Thursday, 28 February 2008

Veteran wins fight for NHS sight treatment

A war veteran who won his battle for NHS treatment for his failing eyesight yesterday has pledged to continue the fight for other people.

Jack Tagg, 88, who flew Wellington bombers during the Second World War, put his house on the market to fund his treatment because his local health trust said he did not meet the NHS criteria.

Mr Tagg, from Torquay, Devon, suffers from age-related wet macular degeneration in his right eye, which attacks central vision. Last week, he went to Downing Street to present about £1,000 in donated cheques to Gordon Brown - which he wanted the Prime Minister to put towards his treatment.

Mr Tagg paid more than £700 for one injection, and was prepared to sell his home to fund another dozen. But he said yesterday that the trust had offered to pay.

"I am delighted my campaign has succeeded, but I am proceeding to campaign on behalf of others who have not been so fortunate," he said.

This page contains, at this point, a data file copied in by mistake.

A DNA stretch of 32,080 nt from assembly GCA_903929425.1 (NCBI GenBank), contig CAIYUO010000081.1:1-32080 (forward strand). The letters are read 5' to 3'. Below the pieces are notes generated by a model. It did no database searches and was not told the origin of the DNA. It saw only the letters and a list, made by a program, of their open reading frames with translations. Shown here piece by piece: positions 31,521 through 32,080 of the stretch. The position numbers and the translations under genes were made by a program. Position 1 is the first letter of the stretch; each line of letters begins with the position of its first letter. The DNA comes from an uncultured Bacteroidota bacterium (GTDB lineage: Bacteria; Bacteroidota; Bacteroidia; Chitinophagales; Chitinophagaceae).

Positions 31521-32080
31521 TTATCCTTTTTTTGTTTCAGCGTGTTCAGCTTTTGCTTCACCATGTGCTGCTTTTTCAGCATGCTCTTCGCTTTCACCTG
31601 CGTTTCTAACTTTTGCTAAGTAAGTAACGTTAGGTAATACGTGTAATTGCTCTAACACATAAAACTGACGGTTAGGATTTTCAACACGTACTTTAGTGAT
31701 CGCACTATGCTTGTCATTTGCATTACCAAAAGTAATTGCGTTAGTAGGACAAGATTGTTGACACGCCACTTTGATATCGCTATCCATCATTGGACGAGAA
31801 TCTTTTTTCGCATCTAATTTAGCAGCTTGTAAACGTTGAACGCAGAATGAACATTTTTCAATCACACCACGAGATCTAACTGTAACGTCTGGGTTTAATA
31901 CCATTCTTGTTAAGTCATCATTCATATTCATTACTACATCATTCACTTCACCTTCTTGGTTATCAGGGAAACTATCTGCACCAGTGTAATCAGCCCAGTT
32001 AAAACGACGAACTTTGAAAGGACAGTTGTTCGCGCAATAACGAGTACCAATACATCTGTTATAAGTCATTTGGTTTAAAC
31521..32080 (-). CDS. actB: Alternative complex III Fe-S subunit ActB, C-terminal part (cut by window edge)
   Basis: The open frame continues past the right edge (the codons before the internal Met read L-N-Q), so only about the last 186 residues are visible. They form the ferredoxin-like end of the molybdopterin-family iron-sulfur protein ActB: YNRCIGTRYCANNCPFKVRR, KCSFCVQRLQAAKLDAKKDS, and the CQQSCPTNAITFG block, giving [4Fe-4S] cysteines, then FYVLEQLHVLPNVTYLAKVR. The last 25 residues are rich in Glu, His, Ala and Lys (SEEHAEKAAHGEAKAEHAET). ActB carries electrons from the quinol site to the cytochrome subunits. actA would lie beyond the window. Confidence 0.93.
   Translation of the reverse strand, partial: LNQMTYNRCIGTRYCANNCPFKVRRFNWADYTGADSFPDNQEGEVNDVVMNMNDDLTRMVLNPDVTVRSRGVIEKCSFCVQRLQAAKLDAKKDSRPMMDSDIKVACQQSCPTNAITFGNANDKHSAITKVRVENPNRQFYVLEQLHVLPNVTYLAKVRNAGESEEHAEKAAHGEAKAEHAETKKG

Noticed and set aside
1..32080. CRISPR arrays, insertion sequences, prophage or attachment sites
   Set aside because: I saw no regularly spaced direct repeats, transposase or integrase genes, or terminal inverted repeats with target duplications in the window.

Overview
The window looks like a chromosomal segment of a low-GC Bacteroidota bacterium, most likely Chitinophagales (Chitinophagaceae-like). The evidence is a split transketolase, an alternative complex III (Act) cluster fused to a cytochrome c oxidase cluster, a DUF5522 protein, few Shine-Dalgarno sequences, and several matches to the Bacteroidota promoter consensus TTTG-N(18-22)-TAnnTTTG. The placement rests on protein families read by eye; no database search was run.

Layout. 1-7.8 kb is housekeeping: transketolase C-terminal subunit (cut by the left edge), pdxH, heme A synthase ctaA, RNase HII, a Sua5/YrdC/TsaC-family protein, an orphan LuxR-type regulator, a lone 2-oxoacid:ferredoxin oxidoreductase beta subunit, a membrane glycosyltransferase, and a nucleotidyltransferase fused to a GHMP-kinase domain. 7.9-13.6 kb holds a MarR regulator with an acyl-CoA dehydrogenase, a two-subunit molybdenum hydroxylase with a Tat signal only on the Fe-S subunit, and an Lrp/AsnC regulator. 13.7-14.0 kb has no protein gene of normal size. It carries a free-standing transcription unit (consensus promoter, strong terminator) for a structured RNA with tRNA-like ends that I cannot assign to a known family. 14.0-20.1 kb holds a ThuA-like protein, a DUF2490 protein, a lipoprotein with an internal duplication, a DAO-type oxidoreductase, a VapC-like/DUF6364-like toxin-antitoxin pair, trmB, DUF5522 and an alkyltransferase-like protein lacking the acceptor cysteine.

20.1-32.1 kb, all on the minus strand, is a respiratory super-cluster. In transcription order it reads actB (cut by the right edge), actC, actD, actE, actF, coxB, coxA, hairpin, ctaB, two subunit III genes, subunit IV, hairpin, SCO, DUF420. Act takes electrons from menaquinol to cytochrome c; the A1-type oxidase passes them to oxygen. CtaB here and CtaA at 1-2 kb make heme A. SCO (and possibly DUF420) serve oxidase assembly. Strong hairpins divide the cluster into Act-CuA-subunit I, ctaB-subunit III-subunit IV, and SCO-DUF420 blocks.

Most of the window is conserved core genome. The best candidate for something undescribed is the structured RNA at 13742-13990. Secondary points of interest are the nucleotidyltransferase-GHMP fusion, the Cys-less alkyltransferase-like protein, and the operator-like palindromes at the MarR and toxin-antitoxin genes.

He said he wanted people to continue to send £5 cheques - made payable to Gordon Brown - to help make the treatment universal. During his campaign, Mr Tagg described the trust's decision not to fund his treatment as "calculated cruelty".

Peter Colclough, the chief executive of Torbay Care Trust, met Mr Tagg and his wife Gabrielle, 77, to discuss his case and treatment of his condition.

After a review of the case, Mr Colclough said that at the time of Mr Tagg's ophthalmologist consultation, he was not advised of his right to appeal.

"I have personally apologised to Mr Tagg for the flaw within our process," he said. "As a result, we have offered to fund Mr Tagg's treatment on a personal basis. We will continue to assess each patient on a case-by-case basis."